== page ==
Buried in a down-ballot Bexar County race, Christine Hortick’s math isn’t adding up. At least four people listed on Hortick’s most recent campaign finance report in her race for Bexar County Commissioners Court Precinct 3 said they never gave to her campaign.
According to Hortick’s October 5 report, Brad Carson, Debra Guerrero, J. David Heller, and Daniel Ortiz gave $1,750 to her campaign. Ortiz, a member of the finance committee of Hortick’s opponent Trish DeBerry, said in an October 13 press release by DeBerry’s campaign that he was “shocked” to see his name erroneously listed as a donor.
“I have thrown my full support behind Trish and until this morning had very little information about her opponent,” Ortiz said. “I should be immediately removed.”
Hortick has chalked up the mistakes to a clerical error and said in an email that her campaign filed a corrected report last week. A search in the Bexar County Elections Department website still shows her October 5 filing as the most recent report.
Using address and employer information, The Texan confirmed the identities of three more false donors, who each said that they never donated to Hortick’s campaign and should not be listed on her report.
Tom Marks, DeBerry’s campaign manager, noted over the phone that filing with Bexar County’s “arcane” system requires a physical signature by the candidate swearing that she has reviewed the document.
“We’re in the second week of early voting and she has no transparency,” Marks said.
Marks also claimed that more erroneously listed donors have come forth, enough to account for over half of Hortick’s dollars.
Ortiz and Heller show up on DeBerry’s finance report as donors, though only Ortiz has openly expressed support for DeBerry. Marks claimed there were at least two more false names on Hortick’s report, though neither have responded for comment.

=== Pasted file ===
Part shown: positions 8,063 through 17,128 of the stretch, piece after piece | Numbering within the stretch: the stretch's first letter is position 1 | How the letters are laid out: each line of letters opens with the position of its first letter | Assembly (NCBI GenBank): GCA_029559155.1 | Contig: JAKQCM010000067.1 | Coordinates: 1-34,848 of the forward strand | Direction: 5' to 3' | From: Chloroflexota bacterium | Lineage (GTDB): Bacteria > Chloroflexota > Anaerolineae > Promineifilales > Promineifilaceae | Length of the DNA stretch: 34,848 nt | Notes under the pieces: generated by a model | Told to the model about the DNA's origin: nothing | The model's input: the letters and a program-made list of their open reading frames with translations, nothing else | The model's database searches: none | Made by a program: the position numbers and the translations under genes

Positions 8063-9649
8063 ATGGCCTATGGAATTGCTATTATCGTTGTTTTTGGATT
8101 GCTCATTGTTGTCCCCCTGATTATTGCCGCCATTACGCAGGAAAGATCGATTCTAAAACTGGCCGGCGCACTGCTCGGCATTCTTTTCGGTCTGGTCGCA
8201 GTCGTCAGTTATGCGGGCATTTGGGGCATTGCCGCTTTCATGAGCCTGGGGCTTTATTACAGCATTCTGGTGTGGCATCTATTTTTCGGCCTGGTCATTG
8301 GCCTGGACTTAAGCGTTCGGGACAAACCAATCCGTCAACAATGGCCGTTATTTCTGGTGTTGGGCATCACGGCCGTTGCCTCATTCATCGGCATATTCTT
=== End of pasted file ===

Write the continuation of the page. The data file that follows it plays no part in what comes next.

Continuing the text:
The Democratic Hortick, an attorney, has put the expansion of public transportation high on her platform, also promising to create a commission on women’s health.
DeBerry, founder of a San Antonio marketing agency, touts her support for lower taxes and property appraisal reform.
Conflicts of interest between local government agencies and DeBerry’s company lost her the already reluctant endorsement of the San Antonio Express-News, with the paper more impressed by Hortick’s support for bail reform. DeBerry ran against Julian Castro for the mayor’s office in 2009 under her married name, DeBerry-Mejia, and lost.
One of the candidates will replace Commissioner Kevin Wolff (R-Prct. 3), son of Bexar County Judge Nelson Wolff and the only Republican on the court. Wolff won in 2016 with over 58 percent of the vote.
DeBerry has shrugged off criticism, especially from runoff candidate and former judge Tom Rickhoff, for her indiscriminate political lobbying and alleged donations to Democrats. Rickhoff pegged her as a lukewarm insider “coming out of the Wolff pack” last year.
The commissioners court wields the power of the purse and decides the county tax rate and budget each fiscal year. Controversy last flared in the Bexar County Commissioners Court when a proposal to halve funding for the constable’s office passed, perceived by both supporters and detractors as an effort to defund the police. Democrat Tommy Calvert was the only commissioner to vote against the budget.
Editor’s note: This article was updated to include a response from Hortick.
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